#097 How Colleges Assess Your Teen’s Fit to Major with Lisa Marker Robbins Transcript


Lisa Marker Robbins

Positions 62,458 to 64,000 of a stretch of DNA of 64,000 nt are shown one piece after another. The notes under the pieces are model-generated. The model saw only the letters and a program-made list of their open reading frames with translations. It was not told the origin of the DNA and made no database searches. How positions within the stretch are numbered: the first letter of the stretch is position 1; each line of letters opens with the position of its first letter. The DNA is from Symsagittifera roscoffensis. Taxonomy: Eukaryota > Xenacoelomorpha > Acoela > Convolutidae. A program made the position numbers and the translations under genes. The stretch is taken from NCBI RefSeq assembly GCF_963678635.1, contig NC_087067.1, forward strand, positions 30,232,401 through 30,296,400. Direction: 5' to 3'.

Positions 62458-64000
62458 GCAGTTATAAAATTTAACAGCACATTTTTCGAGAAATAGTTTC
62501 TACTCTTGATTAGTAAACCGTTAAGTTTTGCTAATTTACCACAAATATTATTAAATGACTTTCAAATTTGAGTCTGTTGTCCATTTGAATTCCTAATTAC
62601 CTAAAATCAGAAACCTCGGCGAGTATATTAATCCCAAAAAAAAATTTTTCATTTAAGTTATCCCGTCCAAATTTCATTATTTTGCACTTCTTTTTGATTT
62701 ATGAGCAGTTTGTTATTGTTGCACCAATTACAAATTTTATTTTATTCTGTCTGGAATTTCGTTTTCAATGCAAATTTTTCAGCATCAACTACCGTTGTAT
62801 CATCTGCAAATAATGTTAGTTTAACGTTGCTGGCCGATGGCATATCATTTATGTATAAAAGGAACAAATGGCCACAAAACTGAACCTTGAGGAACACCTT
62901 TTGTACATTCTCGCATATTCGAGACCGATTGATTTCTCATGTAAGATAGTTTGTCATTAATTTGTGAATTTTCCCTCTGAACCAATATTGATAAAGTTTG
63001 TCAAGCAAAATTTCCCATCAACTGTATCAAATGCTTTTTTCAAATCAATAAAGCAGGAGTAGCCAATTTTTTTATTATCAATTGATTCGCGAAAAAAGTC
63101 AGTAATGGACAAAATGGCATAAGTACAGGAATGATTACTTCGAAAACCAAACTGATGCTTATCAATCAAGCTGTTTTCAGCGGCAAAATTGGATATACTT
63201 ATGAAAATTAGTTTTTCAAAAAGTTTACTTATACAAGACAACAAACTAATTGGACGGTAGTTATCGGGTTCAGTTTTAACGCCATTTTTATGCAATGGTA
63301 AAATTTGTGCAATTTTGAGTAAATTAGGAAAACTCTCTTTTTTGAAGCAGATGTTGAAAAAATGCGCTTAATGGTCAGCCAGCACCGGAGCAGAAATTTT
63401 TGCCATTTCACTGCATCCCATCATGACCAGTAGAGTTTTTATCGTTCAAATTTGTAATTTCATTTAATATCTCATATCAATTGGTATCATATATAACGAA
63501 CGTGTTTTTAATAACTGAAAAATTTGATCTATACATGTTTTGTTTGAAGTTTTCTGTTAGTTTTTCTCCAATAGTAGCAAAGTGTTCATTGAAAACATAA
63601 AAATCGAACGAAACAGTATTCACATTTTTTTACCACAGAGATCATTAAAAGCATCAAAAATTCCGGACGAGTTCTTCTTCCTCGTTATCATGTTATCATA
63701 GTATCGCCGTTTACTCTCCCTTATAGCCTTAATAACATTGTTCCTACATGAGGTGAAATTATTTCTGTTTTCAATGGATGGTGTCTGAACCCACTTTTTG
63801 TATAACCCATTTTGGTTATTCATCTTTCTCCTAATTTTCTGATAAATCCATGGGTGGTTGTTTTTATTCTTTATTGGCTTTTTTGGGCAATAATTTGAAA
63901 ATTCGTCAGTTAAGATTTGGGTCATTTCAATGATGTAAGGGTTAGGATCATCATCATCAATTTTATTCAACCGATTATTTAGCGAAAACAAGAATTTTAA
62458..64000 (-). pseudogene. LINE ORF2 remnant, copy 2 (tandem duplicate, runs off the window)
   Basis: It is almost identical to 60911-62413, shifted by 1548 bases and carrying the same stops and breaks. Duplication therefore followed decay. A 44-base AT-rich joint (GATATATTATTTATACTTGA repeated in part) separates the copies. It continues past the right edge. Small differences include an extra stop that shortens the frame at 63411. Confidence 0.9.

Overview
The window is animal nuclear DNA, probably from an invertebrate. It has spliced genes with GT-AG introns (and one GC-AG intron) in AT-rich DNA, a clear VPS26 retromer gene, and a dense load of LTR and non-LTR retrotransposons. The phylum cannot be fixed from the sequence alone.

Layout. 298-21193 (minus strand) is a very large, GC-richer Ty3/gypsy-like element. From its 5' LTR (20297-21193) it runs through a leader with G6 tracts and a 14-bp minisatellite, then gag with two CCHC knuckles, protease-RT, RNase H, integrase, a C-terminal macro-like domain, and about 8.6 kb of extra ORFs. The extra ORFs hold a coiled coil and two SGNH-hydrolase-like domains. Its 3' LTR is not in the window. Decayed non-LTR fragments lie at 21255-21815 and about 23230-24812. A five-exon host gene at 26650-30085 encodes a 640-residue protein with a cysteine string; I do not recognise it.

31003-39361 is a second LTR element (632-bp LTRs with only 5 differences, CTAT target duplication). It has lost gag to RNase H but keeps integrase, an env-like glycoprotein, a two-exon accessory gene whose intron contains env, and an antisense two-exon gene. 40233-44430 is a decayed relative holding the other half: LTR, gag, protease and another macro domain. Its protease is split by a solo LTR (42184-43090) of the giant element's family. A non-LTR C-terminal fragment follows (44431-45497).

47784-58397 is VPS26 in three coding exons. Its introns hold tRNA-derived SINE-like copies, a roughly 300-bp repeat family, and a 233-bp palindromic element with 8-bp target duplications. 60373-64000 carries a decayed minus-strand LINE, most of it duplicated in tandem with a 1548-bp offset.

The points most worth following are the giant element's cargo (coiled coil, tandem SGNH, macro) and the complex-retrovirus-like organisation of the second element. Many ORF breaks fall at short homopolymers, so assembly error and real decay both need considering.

While there are far more private liberal arts, universities and colleges in the United States, the vast majority of students attend a public university, you might be surprised to learn that 71% of students attending college do attend a public university. And it’s these universities that tend to admit students directly to college majors. And options can be limited. We talked about this originally on episode number 57. college admission might major with Andy Borst, who was at the time, the Director of Admissions at the University of Illinois, Urbana Champaign and now works at the University of Georgia. I’m Lisa Mark Robbins, and I want to welcome you to College and Career Clarity, a flourish coaching production. It’s one of my rare solo episodes. So let’s dive right in. See these universities, these public universities that admit directly to major, they are looking for evidence that your student is the right fit for that major. That’s how they’re assessing your team. So what we want to look at in this episode is how can your student while they’re still in high school, take action to get clear on the right major, and that future career, which is one of my many passions that I’ve really dialed into and support students in doing? And so I want to talk about with that, how do you demonstrate it? What do you do so you have something to demonstrate teenagers while you’re in high school? And then when it comes time for application? How do you demonstrate it? See, this is an episode not for seniors who are in the middle of applying to college, or at the time I’m recording this in November of 2023. Many have already submitted those college applications. This, my friends, is an episode for families with freshmen, sophomores and juniors, who still have the time to take action. So they actually have something to demonstrate when it comes to applying to college, particularly if they are going to apply to a public university, which is far less friendly to exploring while you’re in college and figuring it out later, where you can easily do that at most liberal arts colleges. So what do we need to be doing in high school? First of all, take the right classes. I mean, the vast majority of our teens time is spent in the classroom, right? I mean, it’s more time than spent at home and extracurriculars or anything else. So take the right classes. Now what do I mean by that? Oftentimes, yes, this is the right rigor in the classes, the college prep classes that align with your major. So you want to be a math major. Well, you probably are aiming to finish with calculus while you’re still in high school, while somebody who’s an English major may finish with stats or pre calc is our highest math interested in accounting though, then take it as an elective if your high school offers it. architecture or engineering, CAD, computer assisted design can be a fantastic extracurricular. So a lot of these classes are going to be in the extracurriculars. Now you might be listening to this and go Well, Lisa, that would be really fantastic if our high school offered those types of electives, but they don’t. Well, don’t let the options at your high school limit your student’s narrative. Let me tell you about Justin. Justin’s a student that he is now at Virginia Tech. I worked directly with him while he was in high school. Justin was really interested in astronomy, atmospheric science, meteorology, kind of playing around with engineering, and he needed to get clear on what he wanted to do and where he wanted to study. It was One of the things that he did his his high school didn’t offer anything related to meteorology. However, in our work together, I pointed him in the direction of BYU online high school. They have many independent study classes, and some of them kind of interesting. So if your high school doesn’t offer something that might be one resource look for it. At BYU, Justin found astronomy and meteorology were two semester long science electives that he was able to take to help confirm, fit, stand out from the crowd. And actually now he says he’s at the right college in the right major. Now, Justin’s school, he is in Ohio, he went to school in Ohio, his high school, Ohio allows students to have credit flexibility. So that means that if your student your high school, doesn’t have the right classes for your student, then you can go out and find them elsewhere and still earn high school credit through your high school. Ohio is not the only state that offers this. But you have to educate yourself as a good consumer to know what’s available to you. So that was one example of how Justin was able to format what he wanted that aligns with him. Another example, we have talked before on this podcast about AP testing without the AP class. So there are lots of AP courses, rigorous courses that would allow a student to take the test at the end of it. But did you know that you can actually take the test without taking the corresponding class, we discussed this on both episode 69 with Meghan rose, the ins and outs of AP courses, and episode number 93. The homeschoolers guide to standardized testing this topic is talked about in both of those episodes, and I’m going to link to those in the show notes for you. So taking the right classes, while in high school, at your high school, or outside your class high school, or via dual enrollment is a great way to go. Another thing extracurricular so this is where students spend the rest of their time, right. So probably comes in second place for the number of hours while they’re in high school. I want to give you some examples of past students I’ve worked with who were seeking to find the right college major and future career. So one of my students fontina. She was really interested in design while she was in high school. She’s now at Georgia Tech, and entered there for architecture. So at the time, she had been volunteering at a local food pantry and she absolutely loved it. Well, while she was in high school, it was COVID. And pretty soon, she wasn’t able to even go in and volunteer any longer. And she was really upset that she was limited in what she could do with her extracurriculars. During COVID. She felt like it was setting our behind. And I always reminded her everybody else was in the same position and and this was for your animal. So one of the things that we came up with was, she liked design, the food pantry where she was volunteering, puts out a newsletter. And they also didn’t have very good social media. So she approached them and kind of designed her own extracurricular experience by volunteering to start designing a newsletter for them, they could come up with a content she could help add to the content, and designing images and posts for social media to bring attention to the great work that the food pantry was doing. So that that was one way that she created her own adventure. Alia is another student of mine, she came to me really focused on business knowing exactly what she was going to do in business. And we noticed that her high school did not have a Future Business Leaders of America chapter. So she spearheaded and it was not easy because she had to get a teacher who would be their their sponsor. She had to get approval from the principal to start the Future Business Leaders of America chapter at her high school, but she did it. And then she got to be the president of that chapter. That chapter then went on to begin competing, and she’s done a great job competing in earning awards there. Now further building on that, she attended a honors accounting camp at the Miami University in Ohio. That further solidified her direction so that when she was ready to apply to college, it was really easy for her to write The why this major essay in demonstrate the things that she’s done. Another example, Grace, she’s now at Boston College. She volunteered at hospice. She was interested in the medical field. And yeah, there’s always a concern with students who think they want to go into health care. Can they be? Are they wired? Can they tolerate the harder sides of what it means to be in healthcare? I have a previous episode on healthcare careers. Louisa Rabee. Join me for episode five advice for students considering medicine and healthcare careers. And actually, my student Grace hat was doing something ahead of time. However, it fits perfectly with the advice that Louisa gives in that episode, which I’m also going to link for you guys. So Grace was volunteering at hospice, talk about really leaning into the hard side of health care and being the future doctor that she thought she wanted to be. But through this grace was able to kill two birds with one stone. She got clarity that she could handle the harder part of Madison, and beyond the academics, of course, and she got her community service hours. So that was absolutely fantastic for grace. And now she’s pre med at Boston College, another area jobs and internships. So you might not think that that’s an extracurricular, but it is remember extracurriculars are defined as anything the student does, out side of the classroom, to how they spend their time. So if they’re not sitting in class, what are you doing after class hours. on episode number 28 of the podcast, I had a solo episode that talked about what extracurriculars your teen should pursue, I’m going to also link to that one in the show notes. I did not intend for this to be an episode where I’m linking back to all these other episodes. But we’ve given so much great advice over the nearly 100 episodes that we’ve had, we might as well link back to them so that you guys can educate yourselves on these. So some examples of this would be jobs and internships that you might be working for free, or they might be paid. This would also include job shadows. So one of my students, Jack, he had a he was interested in computer engineering, he was mostly interested in the hardware side of that, not the computer science or software side of that. So he had a paid summer job at an IT firm. He found that because his high school offers internships and externships. I guess externships probably is a better way to put it. For the students that attend their high school, they help actually place students. So Jack had a paid summer job through his high school. Not everybody’s that lucky. But my student will was also that lucky, will attended Loveland high school outside of Cincinnati, and loved ones got a really great program, I’m going to just give a shout out to someone I’m a huge fan of, and that is Drew’s Mitchell, who is the dedicated career readiness program designer, he’s a counselor, he used to be a school in college counselor. And now he really is dedicated to career readiness, from middle school all the way through high school, he has gone out and gotten really great internships lined up for their students, and my student will get a bank internship through his high school. Now, I’m saying I’m telling you this that high schools, some high schools offer these so that I can encourage you, if these somebody who works at a high school can go out and ask a company to offer an internship, then you could create your own adventure, and go out and try to get your own job shadows, internships, paid work. And again, it’ll help you get clear and create that story, that narrative that you’re going to demonstrate. So those are some ways through taking the right classes, pursuing the right extracurriculars, and having job experience to create that narrative. But once you’ve done all the right things, freshman, sophomore, junior year, and by the way, no matter when you’re listening to this, it is not too late to dig in and start doing the work now. But once you’ve done the work, it’s now time to demonstrate it when you get to senior year, and you’re ready to apply to college. So there’s two parts of this. Part number one is on the part of the student. It’s the You part is, for the most part, yes, you’re going to list all of the classes that you’ve taken in high school. And yes, that includes dual enrollment courses as well. Or if you are like Justin, and you do credit flex, like I demonstrated earlier, that would be included there as well. You’re also going to list all of your extracurriculars under the Activities section. And you’re going to have to write some essays. So there’s listing things, and then there’s writing with heart behind it in your own voice. And this will be the essays. Some examples of where you can fit this in would be the why this major, so many colleges require students to write why they are applying to the major they have chosen, Andy Borst. At UI you see, he went ahead and talked about this, all the way back on episode number 57 of the podcast that is the Valentine’s Day episode from 2023. So if you want to hear somebody from the college side, talk about how to write this, why this major essay, and he gives really great advice there. But that’s not the only essay where you can weave in the things that you’ve done, that demonstrate who you are, and the choices you’re making with where you’re applying to college, and where you’re headed. In adulthood, you’ll have to write a personal statement. Many colleges ask you to write about your favorite extracurricular, beyond writing about why you’re choosing that major. Others also ask you to write a community essay, they asked you to identify a community that you as a teen belong to, what your places in that community, how you are benefiting from that community, what you’re giving to that community. So that would be another place. I did a deep dive on the steps on how to write the why this major essay back on episode number 84. That was another solo episode. Now, while your teenager will want to listen to that episode, the summer before their senior year or in the fall of their senior year, I encourage you to listen to that episode, while you have a freshman, sophomore or junior because it helps inform the things that you need to be doing while you’re an underclassmen before you’re applying to college. The nuts and bolts of it if you don’t want to listen to that whole episode is you’re going to look backwards first and say What have I done during high school not before high school but during high school. Up until the moment I’m writing this essay that has given me clarity on why I’m choosing this major. And as Andy Barr has talked about as well, you’re also going to look forward into the future. What will you do in college, and then after college career wise, that connects to this major. So look back, look forward, write a fantastic essay, that is the students part. Now, there’s also room in here for others to speak to this, you’re going to likely be choosing teachers to write recommendation letters for you. And some colleges ask allow you to ask others to write recommendation letters who are maybe coaches, employers, non core teachers as well. A good recommendation letter writer will weave in things beyond what you did in their classroom, what you did it their job for you to make it easy on them. I suggest that you give them a copy of your resume or your extracurricular list. For the students who are with me inside my launch Career Clarity course, we provide you with a template in module four of the course that later makes it as easy as copy and paste into your applications. You can share that doc with those who will be writing your recommendation letters. This allows them to also say, and I’ve seen evidence of this too. So colleges, universities, particularly those of the public kind, which 71% of students will apply to are going to be looking for evidence that your student has a fit to the major that they’re applying to. And this, my friends, is how you take the steps to create the narrative to later demonstrate it to the colleges. If you want to learn more about the launch Career Clarity course that I have where we really lean into this piece. Go to flourish coaching co.com forward slash video where I have a free complimentary on demand video to talk about just how to not mess up choosing the right college major. And I share about my program in there. If this was helpful to you, you probably know somebody else is at this same stage, or even before you or after you in college planning and they could benefit to do me a favor, share this episode, take a screenshot of it, post it on social or forward it to a friend. It helps us really resource more families so we can get students out of anxiety and worry about the future so that they feel motivated, clear and confident as they get ready for college. Thank you for listening to College and Career Clarity